Friday, July 19, 2024

Muthoni: Woman making millions from selling coffee, restaurant business in Germany

Muthoni Schenidewind, fondly known as Soni, is a Jill of all trades. She is an entrepreneur with multiple philanthropic organizations, a restauranteur in Germany and a coffee farmer.

Muthoni’s coffee shop in Germany is christened Chania Coffee House, after the Chania River in Nyeri County. The shop is popular in her community for offering high-quality coffee sourced from Kenya.

Muthoni shared that she was born and raised in the Mt Kenya region and the Aberdare mountains. Their family heritage has been coffee farming and she is a third-generation farmer.

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“It’s coffee that took me to school. I am part of the generation that knows what it means to be a coffee farmer’s child. Most of our free time, Saturdays & holidays were spent picking coffee on the farms,” she remembered.

Coffee farming funded her education from primary school to university. Muthoni graduated with a Bachelor of Commerce from the University of Nairobi, majoring in marketing. After university, she worked for several Kenyan companies.

Muthoni decided to relocate to Germany in 2009. She says that her motive was to work in Germany but was also equally thrilled by the notion of experiencing a new culture and life away from home.

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“When I moved here things were a bit easier. There were not a lot of requirements for professionals who want to come and work in Germany,” she said.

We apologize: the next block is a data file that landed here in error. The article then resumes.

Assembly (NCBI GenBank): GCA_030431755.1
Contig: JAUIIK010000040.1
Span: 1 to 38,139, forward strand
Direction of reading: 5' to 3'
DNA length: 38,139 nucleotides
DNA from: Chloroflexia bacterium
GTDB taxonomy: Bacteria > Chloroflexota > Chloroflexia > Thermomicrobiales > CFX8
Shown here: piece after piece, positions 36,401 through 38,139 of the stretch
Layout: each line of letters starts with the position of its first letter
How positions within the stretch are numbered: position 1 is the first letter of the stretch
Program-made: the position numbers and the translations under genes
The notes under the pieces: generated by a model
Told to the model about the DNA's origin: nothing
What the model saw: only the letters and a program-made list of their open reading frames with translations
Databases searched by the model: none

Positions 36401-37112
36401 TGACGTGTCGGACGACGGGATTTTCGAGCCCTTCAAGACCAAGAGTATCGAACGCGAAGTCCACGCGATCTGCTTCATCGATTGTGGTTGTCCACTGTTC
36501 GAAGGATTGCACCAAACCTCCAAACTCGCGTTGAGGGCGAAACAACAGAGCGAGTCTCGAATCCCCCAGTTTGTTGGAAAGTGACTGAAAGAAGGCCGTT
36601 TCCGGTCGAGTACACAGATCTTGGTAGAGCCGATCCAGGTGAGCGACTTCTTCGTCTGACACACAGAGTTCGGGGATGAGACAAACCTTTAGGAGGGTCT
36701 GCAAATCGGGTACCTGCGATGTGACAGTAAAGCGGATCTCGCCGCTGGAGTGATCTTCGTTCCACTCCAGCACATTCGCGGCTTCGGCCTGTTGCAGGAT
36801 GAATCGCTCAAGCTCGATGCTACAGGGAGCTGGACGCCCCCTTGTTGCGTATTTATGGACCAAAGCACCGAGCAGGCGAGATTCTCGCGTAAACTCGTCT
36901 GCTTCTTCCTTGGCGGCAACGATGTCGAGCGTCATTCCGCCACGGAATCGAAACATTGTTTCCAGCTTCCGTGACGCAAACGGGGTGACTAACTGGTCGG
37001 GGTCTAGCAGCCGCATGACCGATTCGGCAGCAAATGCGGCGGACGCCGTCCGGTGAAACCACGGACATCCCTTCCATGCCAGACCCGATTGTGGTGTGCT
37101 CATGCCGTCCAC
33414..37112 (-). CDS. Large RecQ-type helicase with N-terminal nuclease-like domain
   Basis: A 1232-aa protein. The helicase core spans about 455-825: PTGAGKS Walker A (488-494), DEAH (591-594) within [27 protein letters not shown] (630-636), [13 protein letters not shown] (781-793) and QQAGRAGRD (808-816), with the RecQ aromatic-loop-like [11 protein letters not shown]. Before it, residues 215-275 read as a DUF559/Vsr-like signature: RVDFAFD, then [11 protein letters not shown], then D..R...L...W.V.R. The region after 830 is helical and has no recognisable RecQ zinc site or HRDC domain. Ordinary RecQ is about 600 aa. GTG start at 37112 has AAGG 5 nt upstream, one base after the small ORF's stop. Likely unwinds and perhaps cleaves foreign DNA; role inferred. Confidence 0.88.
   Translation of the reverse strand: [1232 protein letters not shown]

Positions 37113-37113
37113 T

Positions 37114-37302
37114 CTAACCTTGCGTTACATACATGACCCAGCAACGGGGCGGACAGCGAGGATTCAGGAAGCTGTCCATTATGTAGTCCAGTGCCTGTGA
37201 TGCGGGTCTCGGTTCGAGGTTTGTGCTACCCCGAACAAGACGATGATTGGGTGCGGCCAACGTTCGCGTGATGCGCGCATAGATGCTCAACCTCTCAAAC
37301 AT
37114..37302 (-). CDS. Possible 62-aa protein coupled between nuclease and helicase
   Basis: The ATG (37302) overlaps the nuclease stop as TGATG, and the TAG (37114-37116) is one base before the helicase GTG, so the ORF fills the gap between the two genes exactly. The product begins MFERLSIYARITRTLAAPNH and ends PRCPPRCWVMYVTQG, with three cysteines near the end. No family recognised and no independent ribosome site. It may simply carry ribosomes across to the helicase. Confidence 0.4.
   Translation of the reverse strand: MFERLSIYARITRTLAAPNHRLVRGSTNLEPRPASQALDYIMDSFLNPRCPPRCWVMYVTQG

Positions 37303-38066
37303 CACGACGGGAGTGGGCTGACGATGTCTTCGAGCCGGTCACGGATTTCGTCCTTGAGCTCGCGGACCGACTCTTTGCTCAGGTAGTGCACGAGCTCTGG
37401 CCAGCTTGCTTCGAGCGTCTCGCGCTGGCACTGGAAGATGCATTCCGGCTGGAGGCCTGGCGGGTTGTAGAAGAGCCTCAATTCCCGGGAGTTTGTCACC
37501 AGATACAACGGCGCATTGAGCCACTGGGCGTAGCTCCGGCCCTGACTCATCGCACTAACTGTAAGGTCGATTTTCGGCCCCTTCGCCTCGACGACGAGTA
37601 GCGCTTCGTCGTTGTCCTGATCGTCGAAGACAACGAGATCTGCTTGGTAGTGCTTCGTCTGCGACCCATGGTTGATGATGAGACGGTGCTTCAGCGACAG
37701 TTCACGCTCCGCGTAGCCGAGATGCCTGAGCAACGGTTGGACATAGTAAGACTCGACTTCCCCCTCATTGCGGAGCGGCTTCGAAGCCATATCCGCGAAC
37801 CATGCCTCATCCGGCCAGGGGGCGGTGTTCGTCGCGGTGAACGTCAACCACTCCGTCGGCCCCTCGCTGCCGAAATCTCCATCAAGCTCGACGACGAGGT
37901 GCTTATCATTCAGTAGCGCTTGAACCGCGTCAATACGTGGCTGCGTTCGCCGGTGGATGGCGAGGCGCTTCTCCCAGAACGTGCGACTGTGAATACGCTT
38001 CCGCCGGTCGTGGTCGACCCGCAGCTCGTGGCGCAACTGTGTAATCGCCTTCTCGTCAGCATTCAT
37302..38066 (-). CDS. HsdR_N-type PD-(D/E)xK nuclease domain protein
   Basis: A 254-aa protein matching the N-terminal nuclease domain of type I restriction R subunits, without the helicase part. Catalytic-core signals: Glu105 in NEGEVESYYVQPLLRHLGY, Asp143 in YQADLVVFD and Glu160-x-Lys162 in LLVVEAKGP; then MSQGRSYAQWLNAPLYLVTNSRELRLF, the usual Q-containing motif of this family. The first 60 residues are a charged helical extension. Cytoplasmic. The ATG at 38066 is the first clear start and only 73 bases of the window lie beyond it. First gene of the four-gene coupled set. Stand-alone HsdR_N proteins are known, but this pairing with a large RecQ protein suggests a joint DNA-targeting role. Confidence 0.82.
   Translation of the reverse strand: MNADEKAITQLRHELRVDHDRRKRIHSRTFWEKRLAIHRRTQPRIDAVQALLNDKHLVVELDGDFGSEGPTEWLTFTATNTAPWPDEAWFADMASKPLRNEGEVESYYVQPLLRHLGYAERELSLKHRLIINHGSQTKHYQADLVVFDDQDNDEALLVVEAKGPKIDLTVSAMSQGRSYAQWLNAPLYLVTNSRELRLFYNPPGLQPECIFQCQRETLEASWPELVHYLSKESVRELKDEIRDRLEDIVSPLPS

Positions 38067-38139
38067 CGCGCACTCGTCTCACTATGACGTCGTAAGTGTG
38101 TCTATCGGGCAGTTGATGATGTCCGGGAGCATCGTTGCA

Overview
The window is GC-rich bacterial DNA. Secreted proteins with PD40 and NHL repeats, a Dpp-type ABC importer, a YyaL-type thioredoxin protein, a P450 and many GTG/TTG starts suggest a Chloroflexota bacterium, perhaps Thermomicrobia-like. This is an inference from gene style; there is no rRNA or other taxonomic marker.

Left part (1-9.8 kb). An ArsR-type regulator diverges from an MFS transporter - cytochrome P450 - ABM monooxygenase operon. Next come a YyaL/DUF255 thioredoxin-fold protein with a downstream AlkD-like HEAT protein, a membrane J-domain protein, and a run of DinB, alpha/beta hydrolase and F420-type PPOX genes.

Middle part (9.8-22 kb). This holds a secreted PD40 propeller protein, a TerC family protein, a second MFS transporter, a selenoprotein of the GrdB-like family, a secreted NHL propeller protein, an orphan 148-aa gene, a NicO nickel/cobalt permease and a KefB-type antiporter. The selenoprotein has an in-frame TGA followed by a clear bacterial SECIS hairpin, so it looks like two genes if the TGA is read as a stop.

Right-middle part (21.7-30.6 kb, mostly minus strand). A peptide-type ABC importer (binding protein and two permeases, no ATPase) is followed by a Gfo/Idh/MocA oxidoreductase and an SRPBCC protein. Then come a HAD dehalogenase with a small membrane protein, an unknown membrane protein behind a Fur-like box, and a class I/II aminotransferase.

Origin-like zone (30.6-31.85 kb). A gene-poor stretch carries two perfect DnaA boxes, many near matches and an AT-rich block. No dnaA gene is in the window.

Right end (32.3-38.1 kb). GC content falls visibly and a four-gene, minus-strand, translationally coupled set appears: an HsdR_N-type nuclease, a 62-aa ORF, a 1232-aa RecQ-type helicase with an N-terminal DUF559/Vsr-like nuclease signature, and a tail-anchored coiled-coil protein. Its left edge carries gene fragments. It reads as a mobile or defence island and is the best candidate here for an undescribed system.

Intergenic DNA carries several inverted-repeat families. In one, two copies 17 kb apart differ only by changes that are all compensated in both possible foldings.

Having worked in various marketing roles, Muthoni eventually felt the need for a change. This was how she chanced upon the idea of selling Kenyan coffee in Germany, which at the time was an unexplored market avenue.

“Moving to Europe, I realized that Kenyan coffee was very expensive. I quit my job at Coca-Cola to start my business…everyone knows that Coffee producers are poor. I’ve always wanted to change this narrative,” she said.

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After some research, Muthoni found out that she could bring Kenyan coffee directly to Germany. She also learned that Germans love coffee, so she decided to start a coffee business.

“An average German consumes 160 litres of coffee in a year. Those are the statistics. It’s not a joke,” she pointed out.

Once she got all her paperwork sorted, Muthoni’s coffee business had its first success with the first shipment of coffee containers in 2013. The first batch imported was 30 kilos.

Chania Coffee has seen remarkable growth, importing an average of 57 tonnes annually. Muthoni sells roasted coffee under various brands, including Kijiji Espresso, Nyumbani Espresso, Kaki-Kahawa, and Dark Roast.

She explained that getting into this business can be challenging, given the extensive paperwork and the amount of money required. She noted that the cost of one coffee container can range between Sh. 12.8 million and Sh. 16.1 million.

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